The College App Star

There is a gem waiting for the college application that any child can start now...

The college app star

Now that Scouts, formerly known as Boy Scouts, is finally open to girls, I can explain why the Eagle Scout rank is a permanent advantage on any college or job application.

If your child is in 5th or 6th grade, you're also at step zero in the process and haven't missed anything. If your child is in 7th grade, they can get up to speed quickly, because a 7th grader can do twice the work of a 6th grader twice as quickly.

I'll give you 3 reasons that illustrate the Ah-ha moment before hitting you over the head with the punch line.

The boring reason

Scouting is made of two sets of activities. One set is all the fun things that scouts and their parents like to do. This is a long list that includes camping and hiking in the summer, luging and physics disguised as aircraft maintenance in the winter. The other set of activities is showing up to the weekly meeting and getting ready for the fun activities. The weekly meetings vary in their entertainment value from not at all to slightly, but this is the value driver of the Eagle Scout rank for admissions officers and hiring managers.

The value proposition that I put in front of my kids for the boring part is this: You are going to take a 90 minute break once a week from sitting around with screens and sit around with other scouts actually talking face to face. Non-negotiable. The fun things that will keep them in Scouting for another year? They discover these activities on their own. I just need to get them over the immediate hurdle.

The less boring reason

At some point, the kids have to learn how to tie knots and which knot is used for what. When this training is presented to adults, we're usually confused and frustrated and politely voice our concerns without expletives (another useful skill). Then we promptly forget everything we learned until the topic comes up on a camping trip and ask the scouts for help. Scouts aren't so lucky - they need knots, and dozens of other skills because in Scouting, the adults don't help with setting up tents, cooking, or the other activities.

Multiply this experience times 50 and you can imagine how it would impact a difficult subject or work issue.

For those parents who were involved with Cub Scouts, I stress that parents aren't really involved with Scouting. (Scouting is the term for the big kids.) The kids do all the planning, management, leadership, chopping wood, building fires and everything else. Adult volunteers are always welcome, but my presence on hiking trips is because I like cheap family vacations, and I like to hike. I'm just in the way when I try to help.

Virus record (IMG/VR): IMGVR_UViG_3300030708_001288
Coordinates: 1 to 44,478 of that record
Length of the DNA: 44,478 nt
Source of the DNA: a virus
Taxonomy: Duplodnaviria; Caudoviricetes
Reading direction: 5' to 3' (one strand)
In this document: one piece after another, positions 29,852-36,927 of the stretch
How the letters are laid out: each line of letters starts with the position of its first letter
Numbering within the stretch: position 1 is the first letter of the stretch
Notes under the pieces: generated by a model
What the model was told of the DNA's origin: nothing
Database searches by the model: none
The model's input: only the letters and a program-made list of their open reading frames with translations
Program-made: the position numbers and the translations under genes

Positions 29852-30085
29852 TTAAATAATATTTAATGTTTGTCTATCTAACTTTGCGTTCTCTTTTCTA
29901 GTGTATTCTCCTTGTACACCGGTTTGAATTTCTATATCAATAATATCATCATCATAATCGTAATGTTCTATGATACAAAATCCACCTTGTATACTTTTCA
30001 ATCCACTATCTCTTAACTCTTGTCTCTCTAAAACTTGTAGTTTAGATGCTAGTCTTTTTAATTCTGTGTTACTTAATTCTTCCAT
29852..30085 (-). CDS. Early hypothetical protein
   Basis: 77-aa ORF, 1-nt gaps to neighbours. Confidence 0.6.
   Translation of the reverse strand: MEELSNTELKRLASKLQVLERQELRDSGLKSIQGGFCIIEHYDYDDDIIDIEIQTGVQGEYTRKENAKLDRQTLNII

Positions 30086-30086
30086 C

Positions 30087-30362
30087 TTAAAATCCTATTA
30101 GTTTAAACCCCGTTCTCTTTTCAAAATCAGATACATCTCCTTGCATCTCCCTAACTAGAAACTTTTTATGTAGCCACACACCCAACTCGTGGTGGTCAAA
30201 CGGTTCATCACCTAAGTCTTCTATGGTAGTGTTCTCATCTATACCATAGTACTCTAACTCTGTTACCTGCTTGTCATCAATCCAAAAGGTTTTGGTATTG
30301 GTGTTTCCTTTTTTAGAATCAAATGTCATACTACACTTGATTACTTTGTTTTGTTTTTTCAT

The More impactful reason

One day at camp last month, my 10 year old announced he had to pack for the Survival Skills Survival Test. The kids hike into the wilderness, build a shelter, and return the following morning. Each year, a new story is added to our lore: The night it poured, the night it was freezing, the kids who tried to fit 8 kids under a tarp for 2, the kid who just rolled up in a tarp and woke up the next morning like a soggy burrito. Three hours of sleep is about the max. My son knew all of these stories, but he desperately wanted to get over the hurdle that separates newbies from the veterans.

An hour later, I asked his partner in this training whether or not he was packed. "I'm not going", he replied. Coincidentally, this child fit the profile of a child of most of my readers from my previous website, in other words a privileged only child of devoted, over involved parents. "Yes you are", I replied.

It was the older scouts who actually changed his mind. Being exceptionally bright, he was the first one to ask "What can I bring?" Survival Training is all about answering the question, "What do you do when you are unexpectedly stuck in the middle of no where with nothing?" For this reason, most kids bring a sweatshirt and a tarp. This kid brought a sleeping mat and a blanket. The only reason he had to suffice with 7 hours of sleep is that the older kids on the excursion were complaining all night. More importantly, he learned something about himself he didn't know the previous day. He is capable of more than he once thought.

The punch line

The entering class at every University has high turnover. At top schools, it can be 25%. A student that quits after 1 or 2 years, for any reason, is $150,000 to $200,000 in lost revenue. The same thing applies to job applications at every level. The cost of hiring starts at about $75,000 and gets much higher up the ladder; any indicator that reduces risk carries weight. All things being equal on a college application, and in today's environment grades and extracurricular activities are usually equal, "Eagle Scout" on an application says 'you're not going to lose money on this child'.

Most people would say that an Eagle Scout shines because of all that training, skills, communication, etc. I would say there is a much more powerful factor: The Eagle Scout doesn't quit. Learning not to quit is built into the program from the beginning. Surviving four years of high school is great. An Eagle Scout typically survives a 7 year program. Staying up late eating cheese balls and drinking Mountain Dew to pass an AP test is commendable. Forgoing sleep in the freezing rain in the middle of nowhere because you can is fortitude on a much grander scale.

FYI, a child can start Scouting in May of 5th grade.

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